The soil is like an urban community: no matter where we knock, someone different will answer the door. In the soil, it would be rare if two samples could be found that produce the same test results, even if they were drawn a foot away from each other. So it is extremely important to get a good representation of the entire area being evaluated. The test results will only be as useful as the sample is accurate. A zig-zag pattern is usually recommended to ensure results that are relative to the overall condition of the area. The number of samples taken should depend on the size of the area. The more samples taken, the better the representation.
Noticeably good or bad areas should be avoided (unless evaluation of a specific spot is needed). The conditions in these areas are extremes of one sort or another and will adulterate the average reading of an area. For obvious reasons, freshly fertilized or limed areas should also be avoided.
Very clean tools should be used for gathering samples. A small amount of rust on a shovel could be interpreted in a test as a good place to start an iron mining operation. An example of an incident that gave misleading results from contaminated tools is the client who used the same shovel to draw samples that he normally used to clean out ashes from his wood stove. The results of the test were so far off that they may have well been from a lawn on the planet Potassium.
Soil sampling tubes are the most efficient and accurate tools for drawing soil, even if sampling occurs only once a year. They significantly increase the speed of the sampling procedure while decreasing labor costs and the chances of contaminating the sample. These tubes are durable, relatively inexpensive, and can be purchased from most horticultural suppliers.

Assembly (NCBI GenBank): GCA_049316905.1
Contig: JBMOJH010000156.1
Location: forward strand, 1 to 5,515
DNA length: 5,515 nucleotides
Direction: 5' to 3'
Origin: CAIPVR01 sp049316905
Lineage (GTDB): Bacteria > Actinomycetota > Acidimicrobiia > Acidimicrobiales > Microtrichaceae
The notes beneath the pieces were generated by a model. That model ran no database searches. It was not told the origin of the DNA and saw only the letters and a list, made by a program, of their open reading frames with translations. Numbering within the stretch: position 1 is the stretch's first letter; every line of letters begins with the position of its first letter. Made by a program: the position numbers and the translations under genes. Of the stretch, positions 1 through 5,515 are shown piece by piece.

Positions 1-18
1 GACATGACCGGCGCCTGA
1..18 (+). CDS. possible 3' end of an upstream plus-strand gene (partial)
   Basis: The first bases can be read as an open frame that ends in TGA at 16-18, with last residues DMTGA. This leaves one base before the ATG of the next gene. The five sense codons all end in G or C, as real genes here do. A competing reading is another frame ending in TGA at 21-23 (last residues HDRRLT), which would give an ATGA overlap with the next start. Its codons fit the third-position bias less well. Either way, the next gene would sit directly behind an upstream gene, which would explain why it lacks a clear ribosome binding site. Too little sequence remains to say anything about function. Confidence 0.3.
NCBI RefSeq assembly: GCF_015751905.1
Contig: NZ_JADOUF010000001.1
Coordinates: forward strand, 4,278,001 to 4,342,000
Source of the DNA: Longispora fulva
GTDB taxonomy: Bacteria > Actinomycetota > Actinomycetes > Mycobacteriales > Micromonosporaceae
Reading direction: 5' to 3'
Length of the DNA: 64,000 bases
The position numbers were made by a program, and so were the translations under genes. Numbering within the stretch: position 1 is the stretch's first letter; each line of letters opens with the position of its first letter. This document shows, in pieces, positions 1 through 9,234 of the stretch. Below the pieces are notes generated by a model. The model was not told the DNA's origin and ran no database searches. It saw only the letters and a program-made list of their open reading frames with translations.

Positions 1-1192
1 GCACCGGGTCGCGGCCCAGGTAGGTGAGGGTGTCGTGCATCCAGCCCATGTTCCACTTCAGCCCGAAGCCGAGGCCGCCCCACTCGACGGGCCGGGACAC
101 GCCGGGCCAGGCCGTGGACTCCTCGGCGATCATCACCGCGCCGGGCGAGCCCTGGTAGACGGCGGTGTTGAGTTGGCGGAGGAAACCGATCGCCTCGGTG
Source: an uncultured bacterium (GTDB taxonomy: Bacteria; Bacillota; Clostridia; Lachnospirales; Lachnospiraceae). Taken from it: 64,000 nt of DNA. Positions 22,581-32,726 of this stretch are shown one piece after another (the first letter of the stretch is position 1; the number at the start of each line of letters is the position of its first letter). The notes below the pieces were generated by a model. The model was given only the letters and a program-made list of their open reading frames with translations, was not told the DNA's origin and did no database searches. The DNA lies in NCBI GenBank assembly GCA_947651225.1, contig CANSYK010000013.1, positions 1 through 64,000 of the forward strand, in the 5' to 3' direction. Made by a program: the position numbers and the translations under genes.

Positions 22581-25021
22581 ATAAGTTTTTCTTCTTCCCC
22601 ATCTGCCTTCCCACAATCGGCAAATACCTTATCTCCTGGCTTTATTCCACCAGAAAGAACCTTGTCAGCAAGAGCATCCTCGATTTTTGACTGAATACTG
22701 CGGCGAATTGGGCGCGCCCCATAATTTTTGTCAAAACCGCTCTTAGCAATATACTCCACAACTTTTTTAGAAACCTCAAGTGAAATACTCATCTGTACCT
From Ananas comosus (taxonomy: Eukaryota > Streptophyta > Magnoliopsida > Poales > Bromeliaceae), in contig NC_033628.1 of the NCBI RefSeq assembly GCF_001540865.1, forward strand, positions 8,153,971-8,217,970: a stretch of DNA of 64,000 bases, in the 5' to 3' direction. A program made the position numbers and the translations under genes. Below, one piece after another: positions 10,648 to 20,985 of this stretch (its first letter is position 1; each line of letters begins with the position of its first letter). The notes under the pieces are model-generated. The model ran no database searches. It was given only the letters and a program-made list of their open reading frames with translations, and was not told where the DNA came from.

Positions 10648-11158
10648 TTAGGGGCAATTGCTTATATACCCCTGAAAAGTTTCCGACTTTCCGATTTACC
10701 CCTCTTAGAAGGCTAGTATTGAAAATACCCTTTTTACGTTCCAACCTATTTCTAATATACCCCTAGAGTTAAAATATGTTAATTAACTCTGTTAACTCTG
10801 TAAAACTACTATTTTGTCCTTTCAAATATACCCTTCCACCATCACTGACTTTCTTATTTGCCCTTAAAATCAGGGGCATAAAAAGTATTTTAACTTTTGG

Avoid wet or frozen samples. The proper consistency of a soil sample for analysis is moist but not soaked. The sample should ball up when squeezed, no water should drip out and the ball should crumble easily. Drying out the sample is an acceptable procedure if necessary, but to preserve the original conditions of the soil, samples should not be drawn until the soil is at a proper moisture level. If the soil in question is naturally sandy and dry, do not attempt to moisten it.
The sampling depth for most applications should be about five to six inches. Scrape off any surface debris, such as roots or thatch, from the top of the sample. When all the samples from a given area are drawn, mix them thoroughly and take a representative sample of approximately one cup to send to the lab. Again, to preserve accurate results, send the sample to the lab right away. Avoid letting it sit for an extended period of time.